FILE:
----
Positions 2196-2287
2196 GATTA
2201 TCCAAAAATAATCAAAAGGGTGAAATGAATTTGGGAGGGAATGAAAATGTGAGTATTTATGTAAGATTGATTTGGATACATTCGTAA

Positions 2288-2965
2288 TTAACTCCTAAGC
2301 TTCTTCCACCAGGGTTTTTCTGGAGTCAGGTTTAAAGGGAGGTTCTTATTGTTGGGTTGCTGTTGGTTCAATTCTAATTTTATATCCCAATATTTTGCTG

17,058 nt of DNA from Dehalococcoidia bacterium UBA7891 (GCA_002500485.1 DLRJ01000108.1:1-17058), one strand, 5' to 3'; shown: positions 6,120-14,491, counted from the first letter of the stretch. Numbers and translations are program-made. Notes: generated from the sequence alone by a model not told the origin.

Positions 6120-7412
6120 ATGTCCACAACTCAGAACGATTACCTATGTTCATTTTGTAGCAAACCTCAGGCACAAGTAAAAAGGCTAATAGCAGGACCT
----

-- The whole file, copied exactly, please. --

Positions 2196-2287
2196 GATTA
2201 TCCAAAAATAATCAAAAGGGTGAAATGAATTTGGGAGGGAATGAAAATGTGAGTATTTATGTAAGATTGATTTGGATACATTCGTAA

Positions 2288-2965
2288 TTAACTCCTAAGC
2301 TTCTTCCACCAGGGTTTTTCTGGAGTCAGGTTTAAAGGGAGGTTCTTATTGTTGGGTTGCTGTTGGTTCAATTCTAATTTTATATCCCAATATTTTGCTG

17,058 nt of DNA from Dehalococcoidia bacterium UBA7891 (GCA_002500485.1 DLRJ01000108.1:1-17058), one strand, 5' to 3'; shown: positions 6,120-14,491, counted from the first letter of the stretch. Numbers and translations are program-made. Notes: generated from the sequence alone by a model not told the origin.

Positions 6120-7412
6120 ATGTCCACAACTCAGAACGATTACCTATGTTCATTTTGTAGCAAACCTCAGGCACAAGTAAAAAGGCTAATAGCAGGACCT